Dewey was awake now, but instead of making him move, Nick climbed over the seat and walked down the aisle back to the rest of the group. “I have news,” he told them. “We’re going to a school. Southampton Middle School, to be exact. Ever heard of it? That’s going to be home for us, at least for a little while.”

  “Southampton?” Sarah said excitedly. “That’s right near home! That’s near Medford!”

  “Yeah, it seemed like we were heading out your way,” Nick said.

  “Do you think they’d make a detour?” Sarah asked. “What if Eli’s there waiting for us?”

  “No, Sarah, I don’t think that’s gonna’ fly,” Nick said. “It’s not just this bus. We’re part of a caravan.”

  “It can’t hurt to ask,” Sarah said. “I’m going up to talk to the bus driver.” She was already on her feet when they heard Linda's voice. “Everybody stay in your seats!” They heard the gears grinding. The bus was already slowing. “Stay calm! We got problems here.”

  Nick ran to the front of the bus, grabbing the seat backs to hold himself steady. He could already see what Linda was worried about. Fifty yards ahead, some men were rolling vehicles across the road. The next bus in the caravan was already on the other side of the roadblock, and getting smaller as it moved further and further away. They were on their own.

  “Where’s our security vans?” Nick demanded.

  “Not sure,” Linda said. “And keep your voice down. I think we got separated from the rest of the convoy.”

  “They told me to keep it at twenty,” the bus driver insisted, his tone defensive. “It’s not my fault. I can’t help it if the rest of them went too fast.”

  Two men, one in a ragged t-shirt and the other in an orange jump suit, ran out from the side of the road and stood in the path of the already-slowing bus, which was still moving at about ten miles per hour. Twenty feet ahead, they held up their hands to signal the driver to stop.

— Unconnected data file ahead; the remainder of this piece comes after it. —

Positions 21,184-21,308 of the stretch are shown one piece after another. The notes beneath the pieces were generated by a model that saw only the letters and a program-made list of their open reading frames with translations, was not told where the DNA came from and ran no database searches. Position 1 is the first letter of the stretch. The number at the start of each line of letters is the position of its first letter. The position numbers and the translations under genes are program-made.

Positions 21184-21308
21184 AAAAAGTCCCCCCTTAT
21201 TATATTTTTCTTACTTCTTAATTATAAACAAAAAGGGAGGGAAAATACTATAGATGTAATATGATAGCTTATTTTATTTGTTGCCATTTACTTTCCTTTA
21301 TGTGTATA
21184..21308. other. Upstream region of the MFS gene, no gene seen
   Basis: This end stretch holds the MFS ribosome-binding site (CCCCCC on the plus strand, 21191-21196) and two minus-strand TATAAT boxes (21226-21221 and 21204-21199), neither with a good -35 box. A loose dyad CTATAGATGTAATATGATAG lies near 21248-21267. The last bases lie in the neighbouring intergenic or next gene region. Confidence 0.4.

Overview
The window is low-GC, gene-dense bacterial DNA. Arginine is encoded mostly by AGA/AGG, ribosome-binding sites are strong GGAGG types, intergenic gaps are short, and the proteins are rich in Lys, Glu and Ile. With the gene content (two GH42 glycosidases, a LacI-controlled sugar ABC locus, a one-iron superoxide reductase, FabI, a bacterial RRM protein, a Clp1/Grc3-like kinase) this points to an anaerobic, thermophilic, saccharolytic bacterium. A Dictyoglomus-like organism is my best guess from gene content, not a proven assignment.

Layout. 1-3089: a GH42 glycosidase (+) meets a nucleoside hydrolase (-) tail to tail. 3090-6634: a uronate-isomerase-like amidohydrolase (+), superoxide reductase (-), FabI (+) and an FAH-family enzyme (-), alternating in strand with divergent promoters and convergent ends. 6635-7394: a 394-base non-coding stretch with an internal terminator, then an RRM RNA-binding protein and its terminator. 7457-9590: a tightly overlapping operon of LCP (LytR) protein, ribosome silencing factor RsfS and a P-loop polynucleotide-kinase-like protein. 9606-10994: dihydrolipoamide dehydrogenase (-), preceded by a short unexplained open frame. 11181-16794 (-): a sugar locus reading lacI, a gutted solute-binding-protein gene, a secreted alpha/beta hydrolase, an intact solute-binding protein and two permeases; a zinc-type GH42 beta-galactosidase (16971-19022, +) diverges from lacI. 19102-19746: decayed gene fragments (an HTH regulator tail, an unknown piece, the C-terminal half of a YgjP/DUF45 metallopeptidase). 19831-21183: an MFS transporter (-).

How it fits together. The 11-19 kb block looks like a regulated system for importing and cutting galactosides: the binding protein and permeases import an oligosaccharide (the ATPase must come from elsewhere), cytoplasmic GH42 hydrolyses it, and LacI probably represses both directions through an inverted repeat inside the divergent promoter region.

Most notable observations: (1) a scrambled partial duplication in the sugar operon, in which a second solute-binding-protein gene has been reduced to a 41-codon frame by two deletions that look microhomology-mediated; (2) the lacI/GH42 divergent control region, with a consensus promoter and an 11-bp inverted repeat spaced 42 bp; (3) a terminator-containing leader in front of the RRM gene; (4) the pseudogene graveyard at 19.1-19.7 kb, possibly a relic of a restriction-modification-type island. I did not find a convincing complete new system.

“Don’t you dare!” Linda told the driver, who had taken his foot off the gas but hadn’t touched the brake pedal yet. The men finally realized that the bus was not going to yield, and tried to lunge out of the way. One was successful, springing to the side in time. The other tripped on some debris and disappeared from view. His screams, which started and ended abruptly, made it clear what his fate had been.

  The barricade of cars across the roadway ahead was now finished. At least twenty men, some holding firearms but mostly wielding clubs and self-styled metal swords and spears, were scurrying around it. Linda instructed the driver to move within fifty feet of the barrier and then stop.

  “Any guns they have are just for show,” Linda told Nick. “If they had ammo, they’d have used it. They’d never have let the whole convoy go by if they could have shot it up.”

  “You know that for sure?”

  “That’s how it’s been lately, so we’re going with it,” she said. As she spoke she squatted to retrieve two shotguns, one at a time, from beneath the first seat. “Who’s your best shooter?”

  “Sarah, back there,” Nick answered without hesitation.